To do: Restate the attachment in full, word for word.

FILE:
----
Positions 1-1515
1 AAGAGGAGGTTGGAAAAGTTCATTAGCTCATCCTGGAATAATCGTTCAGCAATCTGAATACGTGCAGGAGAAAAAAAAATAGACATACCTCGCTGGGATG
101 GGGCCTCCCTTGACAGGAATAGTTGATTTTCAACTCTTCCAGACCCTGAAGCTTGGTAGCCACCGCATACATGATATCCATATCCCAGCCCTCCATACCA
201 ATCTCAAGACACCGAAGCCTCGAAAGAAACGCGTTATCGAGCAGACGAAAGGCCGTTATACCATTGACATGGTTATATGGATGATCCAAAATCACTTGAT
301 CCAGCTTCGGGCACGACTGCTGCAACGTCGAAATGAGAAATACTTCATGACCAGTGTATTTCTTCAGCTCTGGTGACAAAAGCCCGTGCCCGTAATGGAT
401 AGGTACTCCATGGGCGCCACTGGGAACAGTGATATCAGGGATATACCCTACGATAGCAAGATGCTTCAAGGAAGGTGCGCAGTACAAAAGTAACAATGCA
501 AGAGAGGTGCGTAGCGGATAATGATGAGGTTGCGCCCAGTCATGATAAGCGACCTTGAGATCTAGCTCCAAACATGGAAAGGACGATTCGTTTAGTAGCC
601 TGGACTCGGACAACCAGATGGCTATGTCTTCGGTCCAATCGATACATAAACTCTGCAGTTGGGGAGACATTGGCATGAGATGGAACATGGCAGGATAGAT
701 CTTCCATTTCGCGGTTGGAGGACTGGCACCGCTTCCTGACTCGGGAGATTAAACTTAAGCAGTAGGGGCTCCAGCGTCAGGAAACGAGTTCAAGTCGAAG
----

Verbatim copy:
Positions 1-1515
1 AAGAGGAGGTTGGAAAAGTTCATTAGCTCATCCTGGAATAATCGTTCAGCAATCTGAATACGTGCAGGAGAAAAAAAAATAGACATACCTCGCTGGGATG
101 GGGCCTCCCTTGACAGGAATAGTTGATTTTCAACTCTTCCAGACCCTGAAGCTTGGTAGCCACCGCATACATGATATCCATATCCCAGCCCTCCATACCA
201 ATCTCAAGACACCGAAGCCTCGAAAGAAACGCGTTATCGAGCAGACGAAAGGCCGTTATACCATTGACATGGTTATATGGATGATCCAAAATCACTTGAT
301 CCAGCTTCGGGCACGACTGCTGCAACGTCGAAATGAGAAATACTTCATGACCAGTGTATTTCTTCAGCTCTGGTGACAAAAGCCCGTGCCCGTAATGGAT
401 AGGTACTCCATGGGCGCCACTGGGAACAGTGATATCAGGGATATACCCTACGATAGCAAGATGCTTCAAGGAAGGTGCGCAGTACAAAAGTAACAATGCA
501 AGAGAGGTGCGTAGCGGATAATGATGAGGTTGCGCCCAGTCATGATAAGCGACCTTGAGATCTAGCTCCAAACATGGAAAGGACGATTCGTTTAGTAGCC
601 TGGACTCGGACAACCAGATGGCTATGTCTTCGGTCCAATCGATACATAAACTCTGCAGTTGGGGAGACATTGGCATGAGATGGAACATGGCAGGATAGAT
701 CTTCCATTTCGCGGTTGGAGGACTGGCACCGCTTCCTGACTCGGGAGATTAAACTTAAGCAGTAGGGGCTCCAGCGTCAGGAAACGAGTTCAAGTCGAAG